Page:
The Sea in Nineteenth-Century English and American Literature Criticism: Overviews And General Studies - Essay

Thomas Philbrick (essay date 1961)

(Nineteenth-Century Literary Criticism)

SOURCE: “Dread Neptune's Wild Unsocial Sea: The Sea in American Literature Before 1820,” in James Fenimore Cooper and the Development of American Sea Fiction, Harvard University Press, 1961, pp. 1-41.

[In the following essay from his landmark study, Philbrick offers a detailed overview of the development of American sea fiction, providing a comprehensive survey of early works in the genre by both British and American writers.]

During the first half of the nineteenth century the sea occupied much the same place in the imaginations of many Americans that the continental frontier was to fill after 1850. The sea exerted the same appeal to the individual: it offered...

(The entire section is 14487 words.)

Cynthia Fansler Behrman (essay date 1977)

(Nineteenth-Century Literary Criticism)

SOURCE: “The English Romance with the Sea,” in Victorian Myths of the Sea, Ohio University Press, 1977, pp. 11-23.

[In the following excerpt, Behrman focuses on the many sea myths prevalent in late Victorian England and discusses how these myths were represented in the literature of the time.]

I must down to the seas again, to the lonely sea and the sky
And all I ask is a tall ship and a star to steer her by
I must down to the seas again, for the call of the running tide
Is a wild call and a clear call that may not be denied


Who hath desired the Sea?—the sight of salt water unbounded—
The heave and the...

(The entire section is 5340 words.)

Bert Bender (essay date 1988)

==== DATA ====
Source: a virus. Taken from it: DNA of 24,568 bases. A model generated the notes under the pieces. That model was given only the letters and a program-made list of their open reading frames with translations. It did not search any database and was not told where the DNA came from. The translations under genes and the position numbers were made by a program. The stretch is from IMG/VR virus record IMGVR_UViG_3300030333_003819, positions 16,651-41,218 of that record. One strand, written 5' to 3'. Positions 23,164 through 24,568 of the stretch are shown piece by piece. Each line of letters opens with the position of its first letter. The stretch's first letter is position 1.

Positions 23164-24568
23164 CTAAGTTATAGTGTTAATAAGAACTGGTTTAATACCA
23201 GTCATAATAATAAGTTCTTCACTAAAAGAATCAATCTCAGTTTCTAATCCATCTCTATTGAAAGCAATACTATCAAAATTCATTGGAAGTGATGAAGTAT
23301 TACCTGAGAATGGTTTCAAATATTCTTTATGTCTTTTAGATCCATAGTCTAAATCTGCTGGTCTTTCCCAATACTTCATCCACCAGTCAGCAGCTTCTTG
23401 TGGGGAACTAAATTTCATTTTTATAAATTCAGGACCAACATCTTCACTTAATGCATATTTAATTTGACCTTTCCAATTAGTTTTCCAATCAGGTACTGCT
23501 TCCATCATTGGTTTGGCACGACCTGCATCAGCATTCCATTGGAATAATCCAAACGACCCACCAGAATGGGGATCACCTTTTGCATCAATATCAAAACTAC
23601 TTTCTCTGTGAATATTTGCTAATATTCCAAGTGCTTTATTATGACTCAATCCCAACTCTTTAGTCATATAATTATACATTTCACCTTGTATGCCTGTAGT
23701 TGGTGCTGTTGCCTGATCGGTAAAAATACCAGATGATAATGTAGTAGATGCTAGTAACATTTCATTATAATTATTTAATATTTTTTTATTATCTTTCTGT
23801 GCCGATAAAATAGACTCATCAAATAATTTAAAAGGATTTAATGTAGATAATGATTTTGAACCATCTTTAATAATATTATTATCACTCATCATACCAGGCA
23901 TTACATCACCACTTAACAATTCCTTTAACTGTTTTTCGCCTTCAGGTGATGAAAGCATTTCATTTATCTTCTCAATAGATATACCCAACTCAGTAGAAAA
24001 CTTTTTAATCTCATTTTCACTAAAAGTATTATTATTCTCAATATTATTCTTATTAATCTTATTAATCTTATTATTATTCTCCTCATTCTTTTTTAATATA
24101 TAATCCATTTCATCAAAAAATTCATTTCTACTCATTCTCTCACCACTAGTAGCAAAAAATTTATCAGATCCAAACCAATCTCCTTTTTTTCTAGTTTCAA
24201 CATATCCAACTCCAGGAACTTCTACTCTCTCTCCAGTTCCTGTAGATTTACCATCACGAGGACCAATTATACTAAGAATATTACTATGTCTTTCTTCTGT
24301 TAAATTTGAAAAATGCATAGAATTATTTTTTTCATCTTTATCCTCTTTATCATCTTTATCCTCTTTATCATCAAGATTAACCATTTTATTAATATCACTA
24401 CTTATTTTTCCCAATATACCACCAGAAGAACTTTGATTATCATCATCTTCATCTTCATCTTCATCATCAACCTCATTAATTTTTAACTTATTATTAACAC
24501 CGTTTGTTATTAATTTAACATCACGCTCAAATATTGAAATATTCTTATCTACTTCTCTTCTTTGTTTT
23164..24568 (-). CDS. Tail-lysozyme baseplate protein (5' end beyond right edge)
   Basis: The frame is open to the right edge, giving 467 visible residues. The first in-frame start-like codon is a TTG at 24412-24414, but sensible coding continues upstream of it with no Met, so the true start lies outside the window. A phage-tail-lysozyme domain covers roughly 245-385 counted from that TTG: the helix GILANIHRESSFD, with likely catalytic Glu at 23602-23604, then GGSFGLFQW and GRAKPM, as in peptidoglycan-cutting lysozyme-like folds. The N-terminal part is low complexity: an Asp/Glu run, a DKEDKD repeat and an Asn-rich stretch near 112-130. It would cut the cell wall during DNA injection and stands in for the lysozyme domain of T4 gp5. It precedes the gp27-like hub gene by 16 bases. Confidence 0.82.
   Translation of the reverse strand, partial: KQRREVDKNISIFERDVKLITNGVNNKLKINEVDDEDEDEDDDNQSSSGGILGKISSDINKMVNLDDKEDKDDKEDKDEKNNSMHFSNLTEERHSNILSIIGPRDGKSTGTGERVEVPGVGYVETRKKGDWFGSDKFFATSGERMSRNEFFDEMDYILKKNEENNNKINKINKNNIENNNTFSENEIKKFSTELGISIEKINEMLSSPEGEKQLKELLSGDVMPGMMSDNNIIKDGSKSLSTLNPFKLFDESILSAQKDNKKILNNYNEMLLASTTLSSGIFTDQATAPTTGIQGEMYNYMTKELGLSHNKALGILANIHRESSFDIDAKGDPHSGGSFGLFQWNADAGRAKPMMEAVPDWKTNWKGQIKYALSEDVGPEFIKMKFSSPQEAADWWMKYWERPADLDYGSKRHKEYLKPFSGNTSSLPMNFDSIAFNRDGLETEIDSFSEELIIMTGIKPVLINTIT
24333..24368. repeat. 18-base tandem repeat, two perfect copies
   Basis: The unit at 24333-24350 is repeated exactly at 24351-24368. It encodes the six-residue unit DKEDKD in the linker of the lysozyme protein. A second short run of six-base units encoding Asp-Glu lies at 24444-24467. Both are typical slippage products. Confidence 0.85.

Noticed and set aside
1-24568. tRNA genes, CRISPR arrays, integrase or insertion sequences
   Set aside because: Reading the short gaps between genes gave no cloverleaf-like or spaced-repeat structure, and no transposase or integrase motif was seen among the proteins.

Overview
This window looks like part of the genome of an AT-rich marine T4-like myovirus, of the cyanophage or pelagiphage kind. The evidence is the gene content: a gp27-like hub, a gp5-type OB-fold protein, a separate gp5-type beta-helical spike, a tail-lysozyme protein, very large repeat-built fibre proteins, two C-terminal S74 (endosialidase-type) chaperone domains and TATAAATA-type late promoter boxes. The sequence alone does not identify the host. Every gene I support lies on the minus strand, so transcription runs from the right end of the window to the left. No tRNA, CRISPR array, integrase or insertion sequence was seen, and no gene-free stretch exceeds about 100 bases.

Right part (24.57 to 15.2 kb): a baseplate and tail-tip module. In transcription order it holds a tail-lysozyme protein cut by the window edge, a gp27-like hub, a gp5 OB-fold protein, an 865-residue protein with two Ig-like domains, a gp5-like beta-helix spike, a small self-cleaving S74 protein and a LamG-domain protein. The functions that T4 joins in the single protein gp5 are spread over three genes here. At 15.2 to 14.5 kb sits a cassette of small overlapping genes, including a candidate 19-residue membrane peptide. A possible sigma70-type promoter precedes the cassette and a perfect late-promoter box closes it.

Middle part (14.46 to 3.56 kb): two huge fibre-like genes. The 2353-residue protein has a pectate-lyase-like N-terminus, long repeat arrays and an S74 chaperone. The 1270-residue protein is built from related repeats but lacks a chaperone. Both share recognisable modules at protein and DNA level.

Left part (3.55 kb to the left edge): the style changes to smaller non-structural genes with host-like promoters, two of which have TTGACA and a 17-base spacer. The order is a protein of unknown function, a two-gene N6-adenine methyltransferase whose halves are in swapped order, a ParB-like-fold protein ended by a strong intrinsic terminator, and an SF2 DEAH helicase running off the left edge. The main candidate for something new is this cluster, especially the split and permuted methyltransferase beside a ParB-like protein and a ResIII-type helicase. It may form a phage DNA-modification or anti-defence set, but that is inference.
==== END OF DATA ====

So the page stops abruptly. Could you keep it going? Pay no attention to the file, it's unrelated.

(Nineteenth-Century Literary Criticism)

SOURCE: “The Voyage in American Sea Fiction after the Pilgrim, the Acushnet, and the Beagle,” in Sea-Brothers: The Tradition of American Sea Fiction from Moby-Dick to the Present, University of Pennsylvania Press, 1988, pp. 3-18.

[In the following excerpt, Bender traces the transformation of American sea literature from its “golden age” of the 1840s through the end of the nineteenth century.]

You got to have confidence steering.

—Ernest Hemingway, To Have and Have Not

Richard Henry Dana, Jr., “changed the face of maritime fiction” in America by publishing his “voice from the...

(The entire section is 9075 words.)

Haskell Springer (essay date 1995)

(Nineteenth-Century Literary Criticism)

SOURCE: “Introduction: The Sea, the Land, the Literature,” in America and the Sea: A Literary History, edited by Haskell Springer, University of Georgia Press, 1995, pp. 1-31.

[In the following essay, Springer surveys the maritime history of the United States and provides an overview of the beginnings of American sea literature.]


… In their westward movement, starting before there was even an “America” in human consciousness, Europeans encountered the seas that led to the New World and then later helped to define it. The Atlantic, the world's stormiest ocean, was, very early in modern European history, an economic and...

(The entire section is 9011 words.)